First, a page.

If you plan on filing an action in North Dakota to resolve a dispute regarding parental rights and responsibilities you will be referred to the North Dakota State Family Mediation Program. Here is what you need to know about what it is and how it works.
Mediation is a form of Alternative Dispute Resolution (ADR) involving a neutral third party (the mediator) who tries to help disputing parties reach a mutually agreeable solution. In other words, rather than having a hearing or a trial in which a judge makes a binding decision based on the evidence presented, in mediation an impartial third party listens to each litigant’s position, gives feedback based on their knowledge and experience, and relays offer back-and-forth between the parties in an attempt to resolve the issues amicably.
Mediation is voluntary. The parties are not forced to reach a resolution and always have the option to discontinue the negotiations if they don’t believe they will bear fruit.
Mediation involves informed decision-making. When at mediation, it is commonplace to request information regarding a position so that each party has all of the information they need in order to make a decision. This may include a party’s pay stubs in a case involving a child support action or a party’s drug test results in a case involving supervised parenting time. In some cases, outside experts are consulted, again, to make sure the parties feel comfortable when making decisions regarding the outcome of their case.
Mediation is also confidential. Mediators will not reveal anything said during mediation except as agreed to by the parties or as permitted by law. For instance, child sexual abuse or threats of harm to persons will not be held confidential, but a statement made regarding a position or strategy will be held in confidence by the mediator if you direct them to do so.
Family Mediation Program
The North Dakota Family Mediation program was put into place to provide a high-quality, impartial, and effective forum for resolving disputed parental rights and responsibility matters through mediation. The stated goal of the program is to “improve the lives of families and children who appear before the court by trying to resolve parental rights and responsibilities disputes through mediation in order to minimize family conflict, encourage shared decision-making, and support healthy relationships and communications among family members.”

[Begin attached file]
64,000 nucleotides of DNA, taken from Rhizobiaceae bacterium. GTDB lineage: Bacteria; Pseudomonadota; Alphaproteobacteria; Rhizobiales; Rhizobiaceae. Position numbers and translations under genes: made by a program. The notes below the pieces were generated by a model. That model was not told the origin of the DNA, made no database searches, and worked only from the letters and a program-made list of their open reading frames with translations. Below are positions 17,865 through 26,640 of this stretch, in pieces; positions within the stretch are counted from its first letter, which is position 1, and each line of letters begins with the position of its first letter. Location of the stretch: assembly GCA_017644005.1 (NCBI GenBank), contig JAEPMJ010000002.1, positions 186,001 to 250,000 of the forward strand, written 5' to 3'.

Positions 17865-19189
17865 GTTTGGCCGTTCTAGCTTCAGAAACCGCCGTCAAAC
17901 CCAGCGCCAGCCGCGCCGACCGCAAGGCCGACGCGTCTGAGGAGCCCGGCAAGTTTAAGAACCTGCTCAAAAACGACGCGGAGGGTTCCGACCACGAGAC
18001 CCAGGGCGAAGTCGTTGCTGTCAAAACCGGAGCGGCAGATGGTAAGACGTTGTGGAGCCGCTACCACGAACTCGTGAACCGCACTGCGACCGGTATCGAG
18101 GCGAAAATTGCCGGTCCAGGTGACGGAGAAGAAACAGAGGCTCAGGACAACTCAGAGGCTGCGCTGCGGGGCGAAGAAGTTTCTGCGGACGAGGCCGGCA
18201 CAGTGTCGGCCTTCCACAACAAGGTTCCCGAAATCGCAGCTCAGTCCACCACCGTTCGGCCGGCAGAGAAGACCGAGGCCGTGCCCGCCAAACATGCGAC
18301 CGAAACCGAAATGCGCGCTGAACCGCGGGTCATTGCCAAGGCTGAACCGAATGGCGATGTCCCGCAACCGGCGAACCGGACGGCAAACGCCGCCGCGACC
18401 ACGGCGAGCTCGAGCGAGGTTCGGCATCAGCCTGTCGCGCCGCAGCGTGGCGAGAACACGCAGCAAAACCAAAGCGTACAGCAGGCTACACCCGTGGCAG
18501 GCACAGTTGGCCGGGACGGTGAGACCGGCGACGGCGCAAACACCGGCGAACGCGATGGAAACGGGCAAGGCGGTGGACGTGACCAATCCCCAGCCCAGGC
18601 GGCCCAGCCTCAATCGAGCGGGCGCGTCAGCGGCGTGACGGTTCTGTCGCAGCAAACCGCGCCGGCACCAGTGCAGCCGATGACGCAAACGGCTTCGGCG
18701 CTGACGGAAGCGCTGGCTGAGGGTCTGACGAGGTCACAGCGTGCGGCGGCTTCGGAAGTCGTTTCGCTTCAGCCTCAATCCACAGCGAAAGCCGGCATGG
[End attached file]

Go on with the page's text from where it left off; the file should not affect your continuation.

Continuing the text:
North Dakota residents are fortunate to have the Family Mediation Program, not only because North Dakota has a system in place to help resolve these typically emotional disputes, but because North Dakota’s Mediation Program is FREE. Well, it is for the first six hours anyway. Out of the three states in which SW&L Attorneys practice family law, North Dakota is the only state that provides such a great service at such a low cost.
Within 10 days of filing an action, the following cases are referred to the North Dakota Mediation Program: 1) Any civil proceeding in which there is a dispute or an unresolved issue regarding parental rights and responsibilities, relocation of a child, or grandparent visitation, including an original proceeding for a divorce, separation, or paternity in which the issue may appear; 2) Post-Judgment proceedings to modify parental rights and responsibilities, requesting to move a child from the state, or seeking grandparent visitation; 3) Certain guardianship proceedings, and 4) Any other case a judge deems appropriate.
Once the district court clerk has referred the matter to the Mediation Program, the judge assigned to the case will issue an Order assigning a mediator. This notice will provide the mediator’s name, address, and telephone number and give the parties 21 days to contact him or her regarding setting up a time for a pre-mediation orientation. Some mediators will do this orientation separately on a date prior to the mediation and some mediators in North Dakota will simply go through the orientation process on the date of the mediation.
Once the parties have contacted the assigned mediator, the mediator will send out potential dates and times to schedule the mediation. When you actually get into mediation will depend upon the mediator’s schedule and, if you want your attorney present, their schedule as well. Typically, mediations are set up within a month or two of the order assigning the mediator being issued.
Overall, the North Dakota Mediation Program is a great resource and should be used whenever possible if you have a family law issue. It can save the parties time and money if used properly. If you need assistance navigating the filing of an action to get you into the North Dakota Family Mediation Program, please contact us!